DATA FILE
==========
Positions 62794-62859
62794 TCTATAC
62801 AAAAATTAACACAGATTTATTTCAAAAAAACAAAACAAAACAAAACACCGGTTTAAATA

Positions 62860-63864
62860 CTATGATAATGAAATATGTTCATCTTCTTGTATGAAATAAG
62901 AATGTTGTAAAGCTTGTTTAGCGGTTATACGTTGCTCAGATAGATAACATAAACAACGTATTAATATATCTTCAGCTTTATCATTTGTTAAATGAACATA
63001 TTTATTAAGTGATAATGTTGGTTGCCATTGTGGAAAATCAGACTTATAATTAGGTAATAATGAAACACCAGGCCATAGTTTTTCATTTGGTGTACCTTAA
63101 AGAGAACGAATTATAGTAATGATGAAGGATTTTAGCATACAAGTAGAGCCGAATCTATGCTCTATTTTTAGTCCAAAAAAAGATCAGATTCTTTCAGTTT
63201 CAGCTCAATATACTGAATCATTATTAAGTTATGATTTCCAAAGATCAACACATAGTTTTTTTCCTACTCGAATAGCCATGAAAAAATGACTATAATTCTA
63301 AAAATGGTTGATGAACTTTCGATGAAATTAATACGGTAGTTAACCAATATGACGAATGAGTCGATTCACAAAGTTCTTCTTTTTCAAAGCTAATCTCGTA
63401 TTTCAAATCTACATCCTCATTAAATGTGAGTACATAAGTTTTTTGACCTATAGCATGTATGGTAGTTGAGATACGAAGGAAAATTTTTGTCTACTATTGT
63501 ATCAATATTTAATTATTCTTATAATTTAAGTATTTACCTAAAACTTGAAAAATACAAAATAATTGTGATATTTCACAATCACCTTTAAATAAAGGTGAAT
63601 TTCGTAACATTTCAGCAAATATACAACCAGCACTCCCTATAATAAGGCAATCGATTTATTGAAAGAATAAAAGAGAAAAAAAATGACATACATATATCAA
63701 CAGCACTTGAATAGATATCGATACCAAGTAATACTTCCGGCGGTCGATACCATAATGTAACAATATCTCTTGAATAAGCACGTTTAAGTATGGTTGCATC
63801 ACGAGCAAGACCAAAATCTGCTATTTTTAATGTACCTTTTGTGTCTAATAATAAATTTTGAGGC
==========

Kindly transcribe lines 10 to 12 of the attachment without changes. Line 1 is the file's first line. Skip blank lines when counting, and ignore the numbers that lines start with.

63301 AAAATGGTTGATGAACTTTCGATGAAATTAATACGGTAGTTAACCAATATGACGAATGAGTCGATTCACAAAGTTCTTCTTTTTCAAAGCTAATCTCGTA
63401 TTTCAAATCTACATCCTCATTAAATGTGAGTACATAAGTTTTTTGACCTATAGCATGTATGGTAGTTGAGATACGAAGGAAAATTTTTGTCTACTATTGT
63501 ATCAATATTTAATTATTCTTATAATTTAAGTATTTACCTAAAACTTGAAAAATACAAAATAATTGTGATATTTCACAATCACCTTTAAATAAAGGTGAAT